Before IDFA, advertisers were able to track actions on iPhones using a permanent device identifier called the UDID. The UDID (unique device identifier) is a feature of iOS devices that is fetched from Apple servers when a user tries to activate the device using iCloud or the Setup app. Like the cookie, advertisers relied on the UDID to track user data and behaviour. Then, we have the IDFA! The Identifier for Advertisers is a random device identifier assigned by Apple to a user’s device that advertisers use to track data and deliver customized advertising. In 2012, the UDID was replaced by the IDFA to curb persistent tracking, with Google following suit the next year by releasing an advertising ID for Android to replace its unique Android ID. The IDFA helped advertisers optimize ad campaigns, target relevant consumers, and stop serving ads to people who are not interested. Tracking is also an essential asset of the IDFA because it can identify whether specific users click an ad for payment and attribution purposes.
iOS 14: The end of IDFA?
Device IDs are no longer automatically sent in the bid stream. App developers must first ask a user with a prompt (below). If a user taps “Allow,” everything will continue as it would today.
If a user taps “Ask App Not to Track,” the app (and any ad networks, mediation partners, MMPs, or advertisers) cannot see an IDFA. Additionally, any attempts to use other data to track or “fingerprint” that user’s device will be seen as a violation of Apple’s Developer Terms of Service and risk having that app and any SDKs involved banned from the App Store.
The Impact for Advertisers
The changes to opt-in could reduce the scalability of device-ID targeting tactics on Apple devices.
Fortunately, AdColony will be able to meet advertiser KPIs on iOS using contextual targeting algorithms, enriched by opted-in devices. Android scalability remains unchanged. Brand outcome measurements such as brand lift, foot traffic, etc. will continue to function with opted-in devices and users.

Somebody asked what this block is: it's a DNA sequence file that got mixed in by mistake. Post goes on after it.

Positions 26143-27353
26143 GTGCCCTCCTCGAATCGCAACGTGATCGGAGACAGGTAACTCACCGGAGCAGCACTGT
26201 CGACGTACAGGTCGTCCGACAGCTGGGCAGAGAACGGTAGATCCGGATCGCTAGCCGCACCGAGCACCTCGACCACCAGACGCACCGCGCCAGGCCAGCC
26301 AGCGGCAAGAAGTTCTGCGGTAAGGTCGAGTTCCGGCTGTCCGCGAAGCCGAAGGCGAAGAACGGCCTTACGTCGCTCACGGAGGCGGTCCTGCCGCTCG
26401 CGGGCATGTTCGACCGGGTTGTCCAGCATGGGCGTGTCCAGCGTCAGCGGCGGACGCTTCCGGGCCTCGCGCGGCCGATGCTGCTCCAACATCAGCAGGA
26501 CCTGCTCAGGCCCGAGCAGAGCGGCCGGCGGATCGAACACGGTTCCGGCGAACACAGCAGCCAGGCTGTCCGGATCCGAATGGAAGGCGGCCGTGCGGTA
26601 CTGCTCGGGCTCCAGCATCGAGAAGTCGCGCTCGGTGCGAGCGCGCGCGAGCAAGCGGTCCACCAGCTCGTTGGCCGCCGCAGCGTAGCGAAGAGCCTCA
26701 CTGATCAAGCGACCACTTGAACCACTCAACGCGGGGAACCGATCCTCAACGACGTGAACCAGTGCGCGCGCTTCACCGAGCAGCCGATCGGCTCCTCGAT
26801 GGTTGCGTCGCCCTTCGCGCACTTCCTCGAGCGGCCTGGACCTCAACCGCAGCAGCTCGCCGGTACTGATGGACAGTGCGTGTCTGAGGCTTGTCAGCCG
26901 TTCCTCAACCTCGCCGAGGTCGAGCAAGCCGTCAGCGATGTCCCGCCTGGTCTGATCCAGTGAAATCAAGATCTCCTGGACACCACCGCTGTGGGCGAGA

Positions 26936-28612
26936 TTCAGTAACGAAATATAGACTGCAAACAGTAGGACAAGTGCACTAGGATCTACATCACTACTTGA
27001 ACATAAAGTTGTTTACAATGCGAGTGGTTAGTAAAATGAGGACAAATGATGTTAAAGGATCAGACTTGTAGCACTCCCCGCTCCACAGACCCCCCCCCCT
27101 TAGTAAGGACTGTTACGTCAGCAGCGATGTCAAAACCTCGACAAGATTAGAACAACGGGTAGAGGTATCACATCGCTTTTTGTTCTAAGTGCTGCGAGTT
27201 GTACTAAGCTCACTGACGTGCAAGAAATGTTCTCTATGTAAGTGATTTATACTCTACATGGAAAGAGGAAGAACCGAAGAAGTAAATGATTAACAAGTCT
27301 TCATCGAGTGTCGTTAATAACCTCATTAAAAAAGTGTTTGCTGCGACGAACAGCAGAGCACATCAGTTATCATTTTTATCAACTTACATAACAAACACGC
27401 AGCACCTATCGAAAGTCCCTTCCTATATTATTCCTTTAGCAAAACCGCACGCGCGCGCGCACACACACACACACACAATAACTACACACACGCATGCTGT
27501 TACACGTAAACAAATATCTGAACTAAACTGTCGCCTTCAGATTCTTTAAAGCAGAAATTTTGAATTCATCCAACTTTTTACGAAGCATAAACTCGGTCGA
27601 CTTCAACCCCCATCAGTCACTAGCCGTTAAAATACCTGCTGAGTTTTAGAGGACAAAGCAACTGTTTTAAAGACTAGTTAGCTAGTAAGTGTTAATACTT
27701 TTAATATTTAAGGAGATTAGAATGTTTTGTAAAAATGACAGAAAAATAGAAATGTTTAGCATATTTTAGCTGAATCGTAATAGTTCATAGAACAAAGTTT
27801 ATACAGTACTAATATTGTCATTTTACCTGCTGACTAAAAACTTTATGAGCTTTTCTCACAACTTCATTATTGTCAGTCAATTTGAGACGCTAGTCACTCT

Mobile Games & The Power of Context
In the MENA region shooter games are mobile gamers’ favourite game genre with 52,2 per cent followed by action/adventure with 50,3 per cent and sports games with 43,2 per cent. When we take a closer look at their online activities, 100 per cent of mobile gamers in MENA visited or used a social network the previous month. 99,3 per cent have visited a search engine, 98,4 per cent used a messaging app. When we take a closer look at their second screen activities, 39,7 per cent of the users are playing mobile games in the MENA region while watching tv.
AdColony has more than a decade of experience building optimization algorithms, and for the first time, we have applied our expertise to build a cutting-edge contextual targeting algorithm. We leverage addressable devices to optimize our contextual targeting and are developing ways to leverage even more rich, diverse signals about what, how, and when your prime audiences engage with our in-app inventory.
Privacy is now an Apple product. Apple believes more consumers will buy their products if they have more control of their data. Positioning themselves as privacy-centric is a “selling point” for Apple’s platform versus Google or Amazon. First announced in June 2020, this initiative is now slated for Spring 2021.
For more information, you can visit AdColony’s The Apple Privacy & iOS 14 Collection page: https://www.adcolony.com/insights/apple-privacy-changes-ios-14/